Corporate Volunteering belongs to Human Resources — not Corporate Responsibility.
This is a mind-blower, right? When you think about it, there is not a single Corporate Volunteering program designed to solve a social problem. They merely focus their attention to social problem’s symptoms, they don’t try to solve anything. They are meant to engage employees, make them happier, create that warm fuzzy feeling and hopefully more productive. Therefore Volunteer belongs to Human Resources.
That is, unless you adopt a “Smart Volunteering” strategy and carry out it inside a Corporate Sustainability program. But we will talk more about that in Part II of this book. Where we go over all the things that you can do to actually solve problems to increase revenue.
What is “Dumb Volunteer” and why is it being called that way? Well it’s quite simple, really. Dumb Volunteer — which uses people’s time — gets its name thanks to its counterpart the “Smart Volunteering” — which uses your organization’s core skills.
What do we mean by this? Using your people’s time for volunteering is like using flamethrower to light a candle: a complete waste of energy and resources.
If you are thinking of — or perhaps already — running a corporate volunteering program, it means that you have a large number of smart people collaborating in your organization. As any smart organization would do, you want to make the most out of your resources.
Let’s say that you have a great team of financial planners and an orphanage with bucket-full of challenges. Which approach do you think is smarter?
You wouldn’t pay a painter the same hourly rate that you pay your CFO, right ? So why are you spending the same amount of money by sending a CFO to do a painters work? Now multiply that by hundreds of collaborators and imagine the amount of value your organization would be wasting.
A few years ago an international non-profit arrived to Mexico. They (still) offer outsourced corporate volunteering programs, where they take your employees and make them build wooden houses, paint walls and sometimes even plant trees. Their selling point is that your employees would feel engaged and happy for helping people in need spending their weekend doing physical work. Notice there is no real impact in the value proposition.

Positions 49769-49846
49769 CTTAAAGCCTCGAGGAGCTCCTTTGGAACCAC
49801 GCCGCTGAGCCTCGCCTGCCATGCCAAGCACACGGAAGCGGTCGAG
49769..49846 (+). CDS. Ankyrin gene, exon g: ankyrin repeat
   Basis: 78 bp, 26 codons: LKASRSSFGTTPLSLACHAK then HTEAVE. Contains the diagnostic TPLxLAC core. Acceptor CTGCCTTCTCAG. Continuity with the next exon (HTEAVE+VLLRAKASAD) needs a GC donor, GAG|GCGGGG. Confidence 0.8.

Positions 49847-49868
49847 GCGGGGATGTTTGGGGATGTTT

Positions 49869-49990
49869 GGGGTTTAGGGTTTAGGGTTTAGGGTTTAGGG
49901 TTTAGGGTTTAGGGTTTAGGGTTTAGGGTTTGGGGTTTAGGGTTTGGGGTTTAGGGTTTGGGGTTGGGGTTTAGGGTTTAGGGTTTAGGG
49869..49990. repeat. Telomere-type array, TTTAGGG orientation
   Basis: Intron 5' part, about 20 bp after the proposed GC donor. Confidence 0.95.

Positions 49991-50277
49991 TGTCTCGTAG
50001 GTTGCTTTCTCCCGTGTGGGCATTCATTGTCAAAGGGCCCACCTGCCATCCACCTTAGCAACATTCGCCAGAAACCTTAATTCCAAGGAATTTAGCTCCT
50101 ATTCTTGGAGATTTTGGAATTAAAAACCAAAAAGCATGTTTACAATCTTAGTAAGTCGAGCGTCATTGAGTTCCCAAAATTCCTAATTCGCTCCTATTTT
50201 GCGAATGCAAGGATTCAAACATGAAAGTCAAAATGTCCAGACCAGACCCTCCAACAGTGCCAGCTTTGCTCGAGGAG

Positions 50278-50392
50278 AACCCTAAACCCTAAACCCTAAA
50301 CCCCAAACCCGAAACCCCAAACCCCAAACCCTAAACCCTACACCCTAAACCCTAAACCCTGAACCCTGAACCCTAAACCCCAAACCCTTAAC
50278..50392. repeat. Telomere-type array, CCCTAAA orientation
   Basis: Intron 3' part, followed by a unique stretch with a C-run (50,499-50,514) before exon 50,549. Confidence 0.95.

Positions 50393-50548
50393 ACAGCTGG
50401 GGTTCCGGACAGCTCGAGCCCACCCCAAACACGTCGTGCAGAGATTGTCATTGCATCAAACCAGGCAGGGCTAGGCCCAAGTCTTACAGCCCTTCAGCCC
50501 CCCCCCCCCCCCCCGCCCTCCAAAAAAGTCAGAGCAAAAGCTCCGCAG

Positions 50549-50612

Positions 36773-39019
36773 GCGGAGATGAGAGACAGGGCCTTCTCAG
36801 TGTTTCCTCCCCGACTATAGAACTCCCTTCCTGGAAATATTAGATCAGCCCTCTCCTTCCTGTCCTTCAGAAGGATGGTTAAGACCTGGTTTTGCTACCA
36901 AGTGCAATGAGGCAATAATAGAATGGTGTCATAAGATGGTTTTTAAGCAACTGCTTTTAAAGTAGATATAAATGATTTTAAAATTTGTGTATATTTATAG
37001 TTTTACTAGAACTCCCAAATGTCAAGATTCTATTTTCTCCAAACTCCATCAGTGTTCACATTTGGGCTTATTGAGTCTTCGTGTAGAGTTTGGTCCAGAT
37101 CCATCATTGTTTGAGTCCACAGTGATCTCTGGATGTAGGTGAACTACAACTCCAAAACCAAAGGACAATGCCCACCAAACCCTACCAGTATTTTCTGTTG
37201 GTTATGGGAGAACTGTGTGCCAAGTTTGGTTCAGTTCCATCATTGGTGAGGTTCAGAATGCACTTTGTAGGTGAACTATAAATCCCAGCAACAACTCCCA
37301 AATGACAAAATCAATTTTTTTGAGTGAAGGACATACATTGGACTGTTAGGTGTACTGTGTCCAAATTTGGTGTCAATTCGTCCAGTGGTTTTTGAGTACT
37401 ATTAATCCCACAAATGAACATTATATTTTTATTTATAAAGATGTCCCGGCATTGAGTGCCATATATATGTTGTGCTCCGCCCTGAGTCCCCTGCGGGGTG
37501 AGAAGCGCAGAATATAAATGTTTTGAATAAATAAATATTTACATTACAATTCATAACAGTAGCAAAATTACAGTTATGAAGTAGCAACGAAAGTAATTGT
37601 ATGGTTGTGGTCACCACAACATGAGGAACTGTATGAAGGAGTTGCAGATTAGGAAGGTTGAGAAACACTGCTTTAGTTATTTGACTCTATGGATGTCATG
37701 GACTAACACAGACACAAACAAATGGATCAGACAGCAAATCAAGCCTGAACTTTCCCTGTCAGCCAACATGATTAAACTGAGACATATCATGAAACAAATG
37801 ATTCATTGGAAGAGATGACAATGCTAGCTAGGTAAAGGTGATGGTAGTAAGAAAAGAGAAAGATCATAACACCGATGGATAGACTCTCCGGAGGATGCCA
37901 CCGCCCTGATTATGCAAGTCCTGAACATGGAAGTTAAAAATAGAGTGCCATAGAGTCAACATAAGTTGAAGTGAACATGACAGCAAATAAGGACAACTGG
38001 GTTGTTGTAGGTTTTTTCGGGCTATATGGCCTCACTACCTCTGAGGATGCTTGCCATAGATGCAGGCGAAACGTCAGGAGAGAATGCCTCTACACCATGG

Back in 2008, one of our corporate clients called us in. They wanted us to assess their strategic programs and improve them. Impact-wise, something didn’t sum up. When we inquired about the performance and indicators of this particular program — the house-building volunteering — they spilled the soup and told us what really happened.
Even when employees were given incentives to take part, few actually assisted. The few that participated made a terrible job out of building and painting. They simply are not skilled construction workers, they don’t enjoy doing it. And worse of all when the employees left the place, the non-profit that offered the program had paid real professionals come in to undo and redo the job that the employees thought they did.
Let alone that fact that this is quite dishonest for people tricking into making them think they are actually helping. It’s simply a really stupid and inefficient use of any company’s resources. Yes… I said it — it’s stupid — deal with it.
Your employees are smart. Really! That is why you hired them. You need to treat them as the valuable high skill talent they are. They don’t longer buy the “let’s go paint a wall” — “building a 2×2 wooden house” volunteer programs. That perhaps used to work for some baby-boomers. But no longer works for Millennials. If you even get them to be part of it, they will sooner or later find out how their time is being invested and they won’t like it. Perhaps they already know they have little value to add to “dumb volunteering” and your participation rates are already low.
You remember the Orphanage example I was telling you about? It’s actually a true story. Back in sunny Mexico, we were invited to a planning meeting. The head of Corporate Social Responsibility gathered Humana, the leaders of an orphanage, and their corporate volunteering program manager.
We were there to come up with a solution for two challenges. The lack of
All the usual ideas you might imagine were mentioned: let’s have the kids write letters for donors. Let’s make a new marketing campaign to motivate our employees… bla bla bla (same old ideas that come from old-school advertising and marketing schemes).
When it was my turn to speak, I offered a drastic solution:
— “Why don’t we get rid of the orphanage”.
By the face of the orphanage’s president you could have imagined said “Let’s bomb the children”. After their silence I continued:
“The real problem here is not the lack of engagement, although we could fix that, and it’s not the lack of funds, neither. Next year you will come back asking for more money, just like you’ve for years now.” — I added.
“The problem here is that there hundreds of children without a family, most of them are given away or abandoned by their families. And on the other side of the problem — you have parents willing to give a nurturing home for them.